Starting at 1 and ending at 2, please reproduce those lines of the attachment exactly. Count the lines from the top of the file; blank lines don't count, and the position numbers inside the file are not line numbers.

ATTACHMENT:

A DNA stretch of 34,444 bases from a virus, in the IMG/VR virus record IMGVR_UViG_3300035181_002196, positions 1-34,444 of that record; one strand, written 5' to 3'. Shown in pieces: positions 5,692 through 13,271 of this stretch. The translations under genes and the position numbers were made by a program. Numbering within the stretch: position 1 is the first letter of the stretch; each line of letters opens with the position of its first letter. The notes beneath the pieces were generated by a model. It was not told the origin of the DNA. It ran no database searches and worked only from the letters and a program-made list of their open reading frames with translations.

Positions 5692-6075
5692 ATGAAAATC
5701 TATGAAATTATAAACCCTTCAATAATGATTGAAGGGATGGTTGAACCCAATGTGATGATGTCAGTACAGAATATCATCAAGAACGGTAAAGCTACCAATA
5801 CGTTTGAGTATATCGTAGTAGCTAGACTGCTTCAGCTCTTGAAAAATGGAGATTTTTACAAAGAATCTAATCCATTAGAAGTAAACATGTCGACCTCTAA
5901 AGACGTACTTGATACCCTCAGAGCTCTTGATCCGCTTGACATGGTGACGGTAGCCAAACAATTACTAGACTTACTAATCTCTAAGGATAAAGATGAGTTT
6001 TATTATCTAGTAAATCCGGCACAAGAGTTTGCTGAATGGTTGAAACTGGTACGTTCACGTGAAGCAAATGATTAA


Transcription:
A DNA stretch of 34,444 bases from a virus, in the IMG/VR virus record IMGVR_UViG_3300035181_002196, positions 1-34,444 of that record; one strand, written 5' to 3'. Shown in pieces: positions 5,692 through 13,271 of this stretch. The translations under genes and the position numbers were made by a program. Numbering within the stretch: position 1 is the first letter of the stretch; each line of letters opens with the position of its first letter. The notes beneath the pieces were generated by a model. It was not told the origin of the DNA. It ran no database searches and worked only from the letters and a program-made list of their open reading frames with translations.

Positions 5692-6075